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I want to build a website that runs e-commerce (C2C), thus I want to ask which programming approach is more appropriate and advanced in terms of website's functionality?

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closed as too broad by MichaelT, Bart van Ingen Schenau, Martijn Pieters, GlenH7, gnat May 19 '14 at 13:36

There are either too many possible answers, or good answers would be too long for this format. Please add details to narrow the answer set or to isolate an issue that can be answered in a few paragraphs. If this question can be reworded to fit the rules in the help center, please edit the question.

If you're asking this question, you might want to start smaller. Not meaning to be mean or anything, just sayin'. –  Crazy Eddie Feb 26 '11 at 8:23
What makes OOP languages (not the OOP itself!) useful in large systems is their module system. On the other hand, there are languages with similar or much more powerful module systems, that does not enforce you into an endless loop of hopeless attempts of fitting your problem domain into an alien and counterproductive OO setting. So, choose a language with decent modules, if you can't - use an OO language as if classes were just modules. –  SK-logic Feb 26 '11 at 12:05

6 Answers 6

up vote 6 down vote accepted

Most modern user level applications (ie, desktop software, web applications) and languages use some level of object oriented programming. You dont necessarily have to, but for applications that need to model the real-world (ie, catalog items, sales records), OOP tends to be a more useful approach.

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Why do you think so? –  Jervis Feb 26 '11 at 7:10
That's what OOP is good at; modeling systems. That's why most enterprise software uses it. –  System Down Feb 26 '11 at 7:35
@System Down, OOP is awful in modeling the real world. World is not made of classes, objects and messages. It is stupid to try to fit the vast complexity of the real world into such an oversimplified way of thinking. There are problem domains which shines when represented in OO, of course. But they're limited, and thus OO approach itself is very limited and must be used only where appropriate. –  SK-logic Feb 26 '11 at 12:37
@SK-logic: "OOP tends to be a more useful approach" (my emphasis). OO may not be perfect, and it indeed has problems. But it is the best we have to model the real world. What other approach would you suggest, and why, to model the real world, that is superior to OO? –  CesarGon Sep 25 '11 at 17:53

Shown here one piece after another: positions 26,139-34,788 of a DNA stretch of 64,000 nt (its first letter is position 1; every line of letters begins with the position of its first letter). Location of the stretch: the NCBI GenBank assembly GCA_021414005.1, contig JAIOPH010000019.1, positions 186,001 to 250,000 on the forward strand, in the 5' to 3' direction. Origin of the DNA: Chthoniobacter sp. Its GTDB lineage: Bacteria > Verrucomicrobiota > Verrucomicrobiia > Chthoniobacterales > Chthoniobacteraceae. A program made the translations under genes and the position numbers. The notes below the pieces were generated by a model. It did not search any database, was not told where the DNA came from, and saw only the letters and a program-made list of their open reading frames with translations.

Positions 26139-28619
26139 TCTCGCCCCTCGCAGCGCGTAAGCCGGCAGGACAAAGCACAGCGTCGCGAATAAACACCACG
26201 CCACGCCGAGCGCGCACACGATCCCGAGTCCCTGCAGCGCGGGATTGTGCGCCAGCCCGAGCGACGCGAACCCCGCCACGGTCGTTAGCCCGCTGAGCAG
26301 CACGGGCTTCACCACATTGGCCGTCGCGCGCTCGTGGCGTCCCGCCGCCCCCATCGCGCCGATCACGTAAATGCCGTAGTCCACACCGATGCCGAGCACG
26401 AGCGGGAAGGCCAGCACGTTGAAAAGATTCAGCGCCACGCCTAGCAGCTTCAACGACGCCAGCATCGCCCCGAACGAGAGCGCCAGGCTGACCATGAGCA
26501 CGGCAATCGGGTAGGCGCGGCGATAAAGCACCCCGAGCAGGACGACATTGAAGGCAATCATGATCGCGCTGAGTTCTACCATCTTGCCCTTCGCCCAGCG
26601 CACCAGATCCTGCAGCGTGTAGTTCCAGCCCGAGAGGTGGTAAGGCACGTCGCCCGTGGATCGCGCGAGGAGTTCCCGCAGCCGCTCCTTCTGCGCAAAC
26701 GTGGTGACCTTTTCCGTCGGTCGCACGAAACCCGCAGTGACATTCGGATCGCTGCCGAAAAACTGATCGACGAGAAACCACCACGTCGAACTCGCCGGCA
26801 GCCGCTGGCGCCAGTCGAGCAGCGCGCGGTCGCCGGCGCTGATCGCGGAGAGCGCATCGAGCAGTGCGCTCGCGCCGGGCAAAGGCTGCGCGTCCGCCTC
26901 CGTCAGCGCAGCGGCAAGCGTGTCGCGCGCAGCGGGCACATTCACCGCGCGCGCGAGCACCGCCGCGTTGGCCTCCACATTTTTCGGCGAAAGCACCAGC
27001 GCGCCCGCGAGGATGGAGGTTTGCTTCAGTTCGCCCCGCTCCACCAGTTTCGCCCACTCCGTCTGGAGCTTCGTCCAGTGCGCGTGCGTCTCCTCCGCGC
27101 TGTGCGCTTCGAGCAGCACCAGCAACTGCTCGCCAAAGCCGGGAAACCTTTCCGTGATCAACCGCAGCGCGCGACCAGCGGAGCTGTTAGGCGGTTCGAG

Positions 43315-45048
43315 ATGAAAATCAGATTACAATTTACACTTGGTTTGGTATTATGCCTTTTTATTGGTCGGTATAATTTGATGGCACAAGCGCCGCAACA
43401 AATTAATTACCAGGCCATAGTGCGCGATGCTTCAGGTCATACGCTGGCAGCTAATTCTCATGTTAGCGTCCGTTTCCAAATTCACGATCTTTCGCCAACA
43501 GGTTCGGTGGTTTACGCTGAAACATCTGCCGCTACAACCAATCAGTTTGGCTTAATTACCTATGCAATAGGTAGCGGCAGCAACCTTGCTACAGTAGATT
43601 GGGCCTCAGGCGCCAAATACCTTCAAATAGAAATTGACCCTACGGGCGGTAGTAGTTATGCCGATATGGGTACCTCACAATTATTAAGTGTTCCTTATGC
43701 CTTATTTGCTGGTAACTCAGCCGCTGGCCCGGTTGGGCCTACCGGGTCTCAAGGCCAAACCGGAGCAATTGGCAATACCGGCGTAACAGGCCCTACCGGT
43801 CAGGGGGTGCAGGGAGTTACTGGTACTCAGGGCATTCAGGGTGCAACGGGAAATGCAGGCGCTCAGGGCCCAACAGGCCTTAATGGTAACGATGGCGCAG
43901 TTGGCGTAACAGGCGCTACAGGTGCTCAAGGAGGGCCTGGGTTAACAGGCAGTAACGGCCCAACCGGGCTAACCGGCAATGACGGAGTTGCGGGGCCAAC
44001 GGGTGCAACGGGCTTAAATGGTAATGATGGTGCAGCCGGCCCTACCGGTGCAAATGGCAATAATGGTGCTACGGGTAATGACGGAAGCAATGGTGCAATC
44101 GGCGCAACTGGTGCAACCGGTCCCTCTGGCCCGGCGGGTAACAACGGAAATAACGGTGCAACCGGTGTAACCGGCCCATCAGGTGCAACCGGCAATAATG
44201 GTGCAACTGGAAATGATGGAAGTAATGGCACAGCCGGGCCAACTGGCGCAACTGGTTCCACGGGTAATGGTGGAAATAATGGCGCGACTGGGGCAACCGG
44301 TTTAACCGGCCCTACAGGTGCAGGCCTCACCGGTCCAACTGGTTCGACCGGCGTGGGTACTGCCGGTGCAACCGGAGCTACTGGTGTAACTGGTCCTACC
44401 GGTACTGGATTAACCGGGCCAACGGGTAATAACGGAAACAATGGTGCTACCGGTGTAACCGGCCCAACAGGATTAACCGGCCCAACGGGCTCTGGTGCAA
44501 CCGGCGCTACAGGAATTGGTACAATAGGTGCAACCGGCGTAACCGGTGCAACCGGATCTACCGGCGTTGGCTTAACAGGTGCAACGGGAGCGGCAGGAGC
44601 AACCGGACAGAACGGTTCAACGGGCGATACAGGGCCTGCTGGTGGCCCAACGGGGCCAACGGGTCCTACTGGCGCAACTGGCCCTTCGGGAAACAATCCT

@CesarGon: Why do you want to model the real world? The real world is not made for computation. Figure out the data structures and algorithms that work well to solve your problems. That's your model. –  Peter Alexander Sep 25 '11 at 22:07

If you don't know yet, then I would suggest Functional Programming (like Haskell)

It might seem a bit strange at first, but the containment of side effects and the absence of "invisible" changes make them very amenable to modelling complex systems.

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If you have teams of mediocre programmers and want to stop them from ruining your code - use OOP. If you are modeling one of the examples given in books on OOP - different types of dogs, whatever - use that. But if you want to write fast, clear code rather than bloat, use something else.

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I don't even think about that anymore. I just try to write correct, testable, well-factored, and understandable code. In Java I'm forced to use OO techniques, since the language doesn't support anything else. In more powerful languages I tend to use a mixture of OO and functional techniques.

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Not exactly the question you asked, but I would say the reuse approach. Start with a widely-used and tested implementation like ubercart and customize for your needs. There are a zillion tiny little issues they have already solved that you or I haven't even thought of yet.

And FYI, ubercart happens to be object-oriented, which I think puts a pretty big plus in that category.

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Blockquote I want to build a website that runs e-commerce (C2C) Blockquote

Your project sounds like a serious project, unless you are a very fast learner, don't venture into learning a technology from scratch in a real project. Use what you know well, even if it is not the best tool. If you have the luxury of choice, choose a tool which can be maintained by many people, easy to read and write, has an IDE, has 3rd party support, can integrate with your infrastructure and architecture, etc.

The original term structured programming came about in 1968 (the good old days of Cobol, PL/I,etc.) and "at a low level, structured programs are often composed of simple, hierarchical program flow structures. These are sequence, selection, and repetition" (quote from:enter link description here)

The main techniques used in structured programming still hold in OOP (with some terminology twists).

So I guess that good code in OOP languages would benefit from structured programming techniques anyway.

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